In response to the railway and NHS disputes in the United Kingdom, the government brought new primary legislation before parliament on 10 January 2023 which would enforce the unilateral imposition of Minimum Service Levels on railway workers, ambulance workers, and fire service workers, with provisions for the laws to extend to any services within the transport, healthcare, border force, education, nuclear decommissioning and storage, and fire and rescue sectors.
Under the proposed new laws, workers required to cross picket lines to run minimum services lose their legal protection from unfair dismissal if they continue to take strike action, and trade unions can face paying damages for not ensuring that work notices are followed.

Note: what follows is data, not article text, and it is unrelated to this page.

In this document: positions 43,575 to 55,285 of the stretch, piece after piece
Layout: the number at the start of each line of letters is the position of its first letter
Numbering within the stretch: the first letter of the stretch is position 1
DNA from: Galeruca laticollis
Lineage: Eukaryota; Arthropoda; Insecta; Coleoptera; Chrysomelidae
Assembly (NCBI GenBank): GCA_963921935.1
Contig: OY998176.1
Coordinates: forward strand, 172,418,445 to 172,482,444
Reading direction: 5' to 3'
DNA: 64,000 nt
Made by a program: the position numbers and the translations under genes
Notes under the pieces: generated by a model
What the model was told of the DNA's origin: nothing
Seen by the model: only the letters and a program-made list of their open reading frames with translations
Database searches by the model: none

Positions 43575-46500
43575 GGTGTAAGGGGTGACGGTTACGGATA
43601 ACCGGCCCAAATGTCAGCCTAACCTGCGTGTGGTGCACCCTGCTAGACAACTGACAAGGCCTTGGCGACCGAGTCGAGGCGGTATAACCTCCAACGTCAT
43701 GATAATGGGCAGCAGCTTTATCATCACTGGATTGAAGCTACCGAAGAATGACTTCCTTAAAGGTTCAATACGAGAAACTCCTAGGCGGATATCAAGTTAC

There was no consultation with trade unions before the introduction of this legislation, and there is little opportunity to scrutinise or influence the legislation, as it is being rushed through Parliament on a curtailed timetable.
The draft legislation is another attack on the fundamental right to strike for workers in the UK, which already lacks constitutional safeguards and takes place in a draconian legislative environment for trade unions. Britain’s anti-union laws require a two-week notice period before the initiation of a strike. They also require an excessive majority of union members to vote for the strike action, both in terms of voter turnout and in terms of ‘yes’ votes. Additionally, in July 2022, the law was changed to allow the recruitment of agency labour to break strikes, a practice which was previously illegal.